I started Dignity Integrative in early 2021, amid huge changes in healthcare. The one advantage to these last few years of struggling through COVID was that healthcare systems finally broke free from the antiquated view that a doctor must see every patient in person to provide high-quality healthcare.
As I launched my practice, I knew I would have an office in Rockville in Maryland, near my home and close to big population centers in Germantown and Bethesda. But I still had a momentous decision to make: would my integrative medicine practice be primarily in-person, primarily, telehealth, or some mix of both?
In many areas of healthcare, the advent of high-speed internet and reliable audio now allows many interactions which were previously in person to switch to telehealth. But what did that mean for my own practice? And, what would it mean for my patients? Let’s say you live in the Rockville, Bethesda, or Germantown area (or in Washington DC), and you are searching for an integrative medicine doctor—does it even matter where they are located? Should you be willing to see a doctor who is out of reasonable driving distance, or is it important to find one located nearby so you can see them in person at least some of the time?
Shifting attitudes on telemedicine
For a period during this pandemic, I was part of our acute care company’s effort to partner with a telemedicine provider to deliver care for urgent medical conditions. In the beginning, many physicians and healthcare leaders were skeptical of this effort. I was not one of them.
As most doctors will tell you, making a correct diagnosis comes predominantly from talking to the patient about their medical history. Certainly, a good physical exam is helpful in many situations to confirm or rule out serious conditions. There are also labs, radiographic and other diagnostic testing to confirm a final diagnosis, all of which must be done in person.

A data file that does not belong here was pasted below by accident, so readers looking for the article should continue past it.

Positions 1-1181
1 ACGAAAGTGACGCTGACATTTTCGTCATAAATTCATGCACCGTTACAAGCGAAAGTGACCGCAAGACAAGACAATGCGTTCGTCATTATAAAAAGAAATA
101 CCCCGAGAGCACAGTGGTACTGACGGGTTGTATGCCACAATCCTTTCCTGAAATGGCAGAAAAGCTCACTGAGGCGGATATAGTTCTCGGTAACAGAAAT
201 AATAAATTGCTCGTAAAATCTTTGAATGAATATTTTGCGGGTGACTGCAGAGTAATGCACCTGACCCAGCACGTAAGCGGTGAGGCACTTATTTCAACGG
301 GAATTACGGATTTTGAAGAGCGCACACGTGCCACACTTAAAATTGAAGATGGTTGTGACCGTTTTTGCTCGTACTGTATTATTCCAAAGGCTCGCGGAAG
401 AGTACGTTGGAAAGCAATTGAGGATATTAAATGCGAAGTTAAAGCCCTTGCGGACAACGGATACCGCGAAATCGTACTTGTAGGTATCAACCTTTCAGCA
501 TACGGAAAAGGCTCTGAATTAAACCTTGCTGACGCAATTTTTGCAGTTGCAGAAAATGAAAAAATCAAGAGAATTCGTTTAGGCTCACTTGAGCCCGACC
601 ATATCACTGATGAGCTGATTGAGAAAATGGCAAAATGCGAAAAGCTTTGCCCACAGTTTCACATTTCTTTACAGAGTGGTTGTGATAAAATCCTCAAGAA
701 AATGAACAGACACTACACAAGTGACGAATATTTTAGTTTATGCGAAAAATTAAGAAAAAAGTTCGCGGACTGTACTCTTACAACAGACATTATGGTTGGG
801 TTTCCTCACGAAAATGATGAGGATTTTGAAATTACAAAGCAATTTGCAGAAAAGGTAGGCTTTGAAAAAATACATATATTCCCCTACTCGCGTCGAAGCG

The real question though is whether a physical exam is needed at all as part of the modern healthcare interaction, including integrative or functional medicine visits. While I agree that the patient history is the key in medical diagnosis, the physical exam should be part of a complete evaluation.
Reasons why your integrative medicine journey should include an in-person visit
First, the physical exam can be critical to diagnosing certain types of conditions. Examples range from being able to assess edema (swelling) in the legs for signs of heart issues to feeling thyroid nodules, to assessing subtle decreases in sensation in a person’s legs reflecting micronutrient deficiencies like B12 to observing the conjunctiva (area inside your lower eyelid) to look for clues of anemia.
Second, biometric assessments are a critical part of most medical practices. Details such as blood pressure, waist-to-hip ratios, and simple height and weight, while they can certainly be done at home, are subject to error if you do not know how to do them properly, which can influence your doctor’s decision-making.
Third, there is something timeless about sitting across from a patient in person and having that conversation about their history. The physical exam is a time-honored tradition as not only part of a complete evaluation of a patient, more importantly as part of the sacred bond that connects patient and doctor.
Fourth, there are certain regulatory requirements, including performing a physical exam, if you are prescribing certain medications.
I realize as I write this, I bring my own biases into the conversation. I trained at Georgetown University Hospital and attended lectures by Dr. W Harvey Proctor who was a legend in diagnosing cardiac conditions based on subtle differences in heart sounds. Admittedly, much of the magic of the physical exam is a lost art, though some especially gifted and practiced Internists, Pediatricians, Family Practitioners, Neurologists, and others still carry those talents into a patient’s room with them. But for most, it has been replaced by diagnostic testing such as CT and MRI as well as advanced lab testing.
This perspective is also a generational reflection as younger people are much more comfortable seeing their doctor virtually. They have existed, from an early age, with a smartphone as an extension of their being. They are more likely to consume information differently and their comfort level with a telehealth provider is just another ‘normal’ in their world. That is all well and good as the general expansion of telemedicine has brought expertise to areas of the country, and world, where it was not possible in the past.
A blended model for integrative medicine
This is why I chose to structure my integrative medicine practice as a blended model. The initial evaluation, for all the reasons listed above, is designed to be in person. Follow-up visits have the option of being in person or virtual. The choice is the patient’s. All the health coaching visits are virtual.
I believe this provides the right balance of in-person and virtual care. As the technology continues to improve and more and more biometric data can be obtained at home that calculus may change.